Sunday, January 4, 2009

Working with light

This is Martha Goldman. She's a very talented artist specializing in the Japanese Manga style of art, living in Joplin, Mo. I was assigned to photograph her Saturday for a feature for one of the papers I work for.

Literally translated, the term Manga means whimsical or fanciful pictures. It's a style of art which became popular in Japan following World War II. There are several theories concerning the development and growth in popularity of the art form.

There's one thought it grew out of the sudden influx of Walt Disney cartoons and comic books following the war. Another theory proposes Manga art was a reaction to the horrors of war, including the dropping of two atomic bombs on the country, Martha says.

When I received the assignment, I tried to previsualize what I wanted to do. I knew a little bit about Manga art going in. I had an idea of how I wanted to make the photo for the story.

For the lighting setup, I used one strobe high and to camera right with a red gel. A second strobe, to camera left, was set up with a home-made snoot - a tube that goes over the flash head and focuses the light into a smaller beam - to illuminate just Martha's face. Both were triggered with radio slaves.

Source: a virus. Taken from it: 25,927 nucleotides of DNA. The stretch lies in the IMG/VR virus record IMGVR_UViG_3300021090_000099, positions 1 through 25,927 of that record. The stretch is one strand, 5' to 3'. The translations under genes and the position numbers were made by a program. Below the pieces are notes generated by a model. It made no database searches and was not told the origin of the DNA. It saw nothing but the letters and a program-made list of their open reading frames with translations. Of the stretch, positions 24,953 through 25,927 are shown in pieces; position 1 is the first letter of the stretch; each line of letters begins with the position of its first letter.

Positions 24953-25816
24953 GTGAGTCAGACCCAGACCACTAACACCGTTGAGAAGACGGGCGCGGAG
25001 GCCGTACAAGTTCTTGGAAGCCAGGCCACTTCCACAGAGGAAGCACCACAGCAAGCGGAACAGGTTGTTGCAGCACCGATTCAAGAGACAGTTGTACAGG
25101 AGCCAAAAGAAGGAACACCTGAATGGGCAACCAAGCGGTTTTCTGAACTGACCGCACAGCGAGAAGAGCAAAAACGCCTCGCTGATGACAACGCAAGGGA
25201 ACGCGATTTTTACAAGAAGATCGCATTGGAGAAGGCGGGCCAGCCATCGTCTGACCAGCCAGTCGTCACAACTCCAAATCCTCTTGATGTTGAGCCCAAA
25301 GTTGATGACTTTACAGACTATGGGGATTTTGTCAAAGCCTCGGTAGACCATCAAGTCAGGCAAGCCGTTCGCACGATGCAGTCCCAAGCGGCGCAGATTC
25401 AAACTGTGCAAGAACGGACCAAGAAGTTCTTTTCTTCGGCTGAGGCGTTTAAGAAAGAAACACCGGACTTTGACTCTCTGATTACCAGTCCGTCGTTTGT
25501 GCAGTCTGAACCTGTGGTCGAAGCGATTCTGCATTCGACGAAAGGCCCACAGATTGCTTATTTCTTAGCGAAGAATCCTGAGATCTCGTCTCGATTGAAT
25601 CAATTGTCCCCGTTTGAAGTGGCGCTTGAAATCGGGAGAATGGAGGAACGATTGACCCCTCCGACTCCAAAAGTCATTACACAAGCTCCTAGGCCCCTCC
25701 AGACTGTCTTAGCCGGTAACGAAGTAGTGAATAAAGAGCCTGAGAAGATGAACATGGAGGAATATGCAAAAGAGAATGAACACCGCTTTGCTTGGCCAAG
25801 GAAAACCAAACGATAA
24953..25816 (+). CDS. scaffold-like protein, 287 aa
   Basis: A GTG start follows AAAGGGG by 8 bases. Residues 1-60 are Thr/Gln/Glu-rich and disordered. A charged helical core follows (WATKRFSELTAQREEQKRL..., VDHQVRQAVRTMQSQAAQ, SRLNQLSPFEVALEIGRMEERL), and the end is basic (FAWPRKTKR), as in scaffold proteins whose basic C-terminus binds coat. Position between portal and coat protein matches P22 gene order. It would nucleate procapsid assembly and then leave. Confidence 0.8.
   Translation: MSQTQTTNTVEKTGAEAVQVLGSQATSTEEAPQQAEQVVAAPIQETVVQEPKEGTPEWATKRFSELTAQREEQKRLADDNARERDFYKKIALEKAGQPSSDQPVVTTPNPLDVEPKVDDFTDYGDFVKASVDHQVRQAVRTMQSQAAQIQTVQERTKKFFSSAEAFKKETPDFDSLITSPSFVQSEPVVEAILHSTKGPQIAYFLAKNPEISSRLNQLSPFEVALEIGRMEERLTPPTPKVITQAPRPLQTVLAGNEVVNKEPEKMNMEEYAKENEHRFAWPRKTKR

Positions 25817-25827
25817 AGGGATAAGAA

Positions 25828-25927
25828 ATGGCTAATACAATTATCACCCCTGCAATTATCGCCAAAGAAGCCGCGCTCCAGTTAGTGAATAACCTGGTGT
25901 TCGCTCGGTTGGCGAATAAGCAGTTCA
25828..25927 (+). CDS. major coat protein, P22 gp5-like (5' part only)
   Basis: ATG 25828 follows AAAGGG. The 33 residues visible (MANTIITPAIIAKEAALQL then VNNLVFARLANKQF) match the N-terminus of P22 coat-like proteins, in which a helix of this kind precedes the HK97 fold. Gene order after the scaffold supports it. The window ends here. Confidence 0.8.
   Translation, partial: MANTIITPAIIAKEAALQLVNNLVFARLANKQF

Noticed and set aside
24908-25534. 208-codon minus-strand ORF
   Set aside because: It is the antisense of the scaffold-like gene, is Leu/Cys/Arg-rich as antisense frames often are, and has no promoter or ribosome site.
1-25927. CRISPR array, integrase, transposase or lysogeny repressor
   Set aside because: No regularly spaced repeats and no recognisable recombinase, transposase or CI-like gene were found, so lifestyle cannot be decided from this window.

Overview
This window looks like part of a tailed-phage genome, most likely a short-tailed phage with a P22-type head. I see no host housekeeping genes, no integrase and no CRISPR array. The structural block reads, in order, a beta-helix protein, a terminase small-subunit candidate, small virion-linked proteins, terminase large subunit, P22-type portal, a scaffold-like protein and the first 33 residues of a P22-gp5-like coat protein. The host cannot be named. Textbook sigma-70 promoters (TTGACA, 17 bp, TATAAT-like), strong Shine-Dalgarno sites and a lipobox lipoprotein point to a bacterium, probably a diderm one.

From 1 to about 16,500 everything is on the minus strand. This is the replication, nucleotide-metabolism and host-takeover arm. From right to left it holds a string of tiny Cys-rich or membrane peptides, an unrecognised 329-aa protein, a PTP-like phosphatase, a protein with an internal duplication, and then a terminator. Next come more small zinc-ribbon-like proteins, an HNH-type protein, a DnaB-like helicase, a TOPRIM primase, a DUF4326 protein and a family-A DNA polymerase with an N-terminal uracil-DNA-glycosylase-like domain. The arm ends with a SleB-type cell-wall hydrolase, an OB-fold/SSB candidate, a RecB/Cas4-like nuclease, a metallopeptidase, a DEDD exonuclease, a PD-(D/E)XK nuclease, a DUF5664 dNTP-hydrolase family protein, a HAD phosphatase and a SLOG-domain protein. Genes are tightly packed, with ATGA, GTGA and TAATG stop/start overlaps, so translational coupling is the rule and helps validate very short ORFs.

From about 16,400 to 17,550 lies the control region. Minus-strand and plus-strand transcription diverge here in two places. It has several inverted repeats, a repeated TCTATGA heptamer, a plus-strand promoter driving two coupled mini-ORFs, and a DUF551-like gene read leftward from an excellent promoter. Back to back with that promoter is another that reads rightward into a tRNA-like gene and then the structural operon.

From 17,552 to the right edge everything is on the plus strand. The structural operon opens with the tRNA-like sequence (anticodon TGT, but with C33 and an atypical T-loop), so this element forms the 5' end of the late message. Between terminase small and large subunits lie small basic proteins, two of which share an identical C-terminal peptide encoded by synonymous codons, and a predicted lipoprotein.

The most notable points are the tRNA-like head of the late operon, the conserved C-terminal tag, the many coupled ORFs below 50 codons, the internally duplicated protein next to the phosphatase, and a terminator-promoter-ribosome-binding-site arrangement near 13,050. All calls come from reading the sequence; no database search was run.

I'd started out with a blue gel on the overhead light, but that just wasn't working for me. And, while it's a perfectly good, standard pose, Martha's position in the image in relation to her painting behind her was just too static. It didn't portrait the fun, whimsical nature of her work or of her personality.

As I went to swap out the blue gel for the red, I noticed a pile of hats on top of a book shelf. I grabbed the hat she's wearing in the final image and placed it on her head. The next image was working better, but something was still missing.

She'd mentioned she made the little cat doll herself, so I asked her to pick it up. She initially held it on her lap, so I asked her to bring it up under her chin. That simple motion immediately added the fanciful air I was looking for to the pose.

If you want to see more of Martha's work, you can visit her website at:

No comments: